When a divorced mother of three re-married a man with three, parenting styles clashed. Luckily, the mother, Debbie Ficarra, kept her head high with appreciation and patience.
Ficarra was laid back in her parenting styles. Her ex-husband had left the family and refused to stay in contact. It made most sense to keep the children under one roof with her, close for comfort. After time, little did Ficarra know that it would be too close for comfort, sooner than later. Ficarra met someone new and fell in love. The new husband and stepfather, Hugo, was from a different culture where parenting styles included more set guidelines.
“When I married Hugo, I learned that his parenting style was much more authoritative than mine, that was more relaxed,” Ficarra admitted. “Yet, after speaking with him in depth, I learned that his parenting style was to be respected. I would encourage more coParents to be more authoritative. His children are much more regulated and respectful. We have less problems with his kids.”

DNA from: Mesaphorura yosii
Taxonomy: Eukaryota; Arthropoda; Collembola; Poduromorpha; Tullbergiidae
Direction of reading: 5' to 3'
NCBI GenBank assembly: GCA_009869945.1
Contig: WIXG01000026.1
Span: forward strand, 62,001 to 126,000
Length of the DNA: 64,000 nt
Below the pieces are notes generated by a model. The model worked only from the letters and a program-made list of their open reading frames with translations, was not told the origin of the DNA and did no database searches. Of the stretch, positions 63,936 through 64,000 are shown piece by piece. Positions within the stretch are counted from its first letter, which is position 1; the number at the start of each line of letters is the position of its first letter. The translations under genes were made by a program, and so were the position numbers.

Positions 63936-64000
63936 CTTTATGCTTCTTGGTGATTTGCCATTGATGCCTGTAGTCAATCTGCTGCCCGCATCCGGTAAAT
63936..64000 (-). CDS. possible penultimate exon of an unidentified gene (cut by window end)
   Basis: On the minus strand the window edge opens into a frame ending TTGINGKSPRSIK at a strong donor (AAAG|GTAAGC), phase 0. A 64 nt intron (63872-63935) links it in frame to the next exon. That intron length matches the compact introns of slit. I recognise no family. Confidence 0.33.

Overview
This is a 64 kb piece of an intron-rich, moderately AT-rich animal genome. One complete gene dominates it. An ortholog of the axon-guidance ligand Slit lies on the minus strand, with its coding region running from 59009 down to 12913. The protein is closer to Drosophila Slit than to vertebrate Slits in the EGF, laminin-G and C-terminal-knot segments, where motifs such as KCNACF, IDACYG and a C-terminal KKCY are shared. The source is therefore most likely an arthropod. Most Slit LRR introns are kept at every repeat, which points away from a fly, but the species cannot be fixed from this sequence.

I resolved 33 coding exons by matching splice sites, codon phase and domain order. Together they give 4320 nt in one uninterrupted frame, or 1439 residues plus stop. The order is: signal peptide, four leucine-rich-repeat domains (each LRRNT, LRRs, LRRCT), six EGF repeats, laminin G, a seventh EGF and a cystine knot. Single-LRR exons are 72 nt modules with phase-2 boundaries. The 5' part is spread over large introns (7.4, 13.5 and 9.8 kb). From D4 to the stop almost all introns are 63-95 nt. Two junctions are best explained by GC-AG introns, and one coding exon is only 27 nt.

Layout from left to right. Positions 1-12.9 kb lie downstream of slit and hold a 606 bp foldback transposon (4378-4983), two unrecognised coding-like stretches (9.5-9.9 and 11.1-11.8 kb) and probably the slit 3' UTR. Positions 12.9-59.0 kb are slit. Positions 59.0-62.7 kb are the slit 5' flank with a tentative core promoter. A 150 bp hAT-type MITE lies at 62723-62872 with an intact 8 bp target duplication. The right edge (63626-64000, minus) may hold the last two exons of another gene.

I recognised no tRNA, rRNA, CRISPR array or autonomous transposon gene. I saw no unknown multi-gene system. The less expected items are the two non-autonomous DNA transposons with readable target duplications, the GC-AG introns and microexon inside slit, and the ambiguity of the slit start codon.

Ficarra felt additional empathy for her children, who went through a rough parental divorce. The children lived in their mother’s home into their early 30s and also didn’t pay rent. She felt like she should have been more firm with more social perimeters. Hugo’s sons are not as intrusive into his life, she has realized.
With the authoritative (less strict than authoritarian) parenting style, Ficarra feels as if she would have been able to say, “You need to work that out on your own,” when her daughters were indeed, old enough to care for themselves.
Ficarra said in closing that it is important for the children to leave the nest at the appropriate age to learn, grow and pay their own way and let the parent plan the end of their career and retirement.